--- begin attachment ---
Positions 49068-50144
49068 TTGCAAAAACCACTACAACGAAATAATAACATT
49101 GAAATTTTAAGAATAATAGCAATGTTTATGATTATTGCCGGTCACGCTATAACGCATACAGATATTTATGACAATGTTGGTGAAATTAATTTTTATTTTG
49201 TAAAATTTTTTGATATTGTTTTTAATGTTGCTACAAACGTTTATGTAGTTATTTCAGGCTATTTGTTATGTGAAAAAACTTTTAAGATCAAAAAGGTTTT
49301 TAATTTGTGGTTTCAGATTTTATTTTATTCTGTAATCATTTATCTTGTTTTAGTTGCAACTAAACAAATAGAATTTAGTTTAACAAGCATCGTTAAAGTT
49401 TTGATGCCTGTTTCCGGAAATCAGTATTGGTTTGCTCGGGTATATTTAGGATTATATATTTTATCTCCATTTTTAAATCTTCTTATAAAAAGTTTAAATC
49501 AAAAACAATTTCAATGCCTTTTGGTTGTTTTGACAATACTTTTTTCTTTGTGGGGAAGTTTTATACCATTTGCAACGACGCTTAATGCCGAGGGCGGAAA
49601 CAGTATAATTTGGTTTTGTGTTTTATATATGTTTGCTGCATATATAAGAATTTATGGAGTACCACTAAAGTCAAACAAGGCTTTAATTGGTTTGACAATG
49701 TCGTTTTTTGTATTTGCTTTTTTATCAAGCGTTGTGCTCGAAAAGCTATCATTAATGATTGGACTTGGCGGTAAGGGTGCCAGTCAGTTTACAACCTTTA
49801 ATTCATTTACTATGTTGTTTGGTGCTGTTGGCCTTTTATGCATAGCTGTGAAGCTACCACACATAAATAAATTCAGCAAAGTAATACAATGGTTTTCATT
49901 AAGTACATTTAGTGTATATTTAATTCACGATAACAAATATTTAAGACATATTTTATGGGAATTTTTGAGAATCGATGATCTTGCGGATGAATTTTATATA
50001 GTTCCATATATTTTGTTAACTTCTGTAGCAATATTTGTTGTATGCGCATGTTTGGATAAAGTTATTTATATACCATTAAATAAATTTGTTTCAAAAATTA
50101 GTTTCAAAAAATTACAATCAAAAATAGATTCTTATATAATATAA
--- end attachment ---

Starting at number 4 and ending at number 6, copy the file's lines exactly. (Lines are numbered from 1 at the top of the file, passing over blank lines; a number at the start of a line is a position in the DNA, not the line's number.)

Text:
49201 TAAAATTTTTTGATATTGTTTTTAATGTTGCTACAAACGTTTATGTAGTTATTTCAGGCTATTTGTTATGTGAAAAAACTTTTAAGATCAAAAAGGTTTT
49301 TAATTTGTGGTTTCAGATTTTATTTTATTCTGTAATCATTTATCTTGTTTTAGTTGCAACTAAACAAATAGAATTTAGTTTAACAAGCATCGTTAAAGTT
49401 TTGATGCCTGTTTCCGGAAATCAGTATTGGTTTGCTCGGGTATATTTAGGATTATATATTTTATCTCCATTTTTAAATCTTCTTATAAAAAGTTTAAATC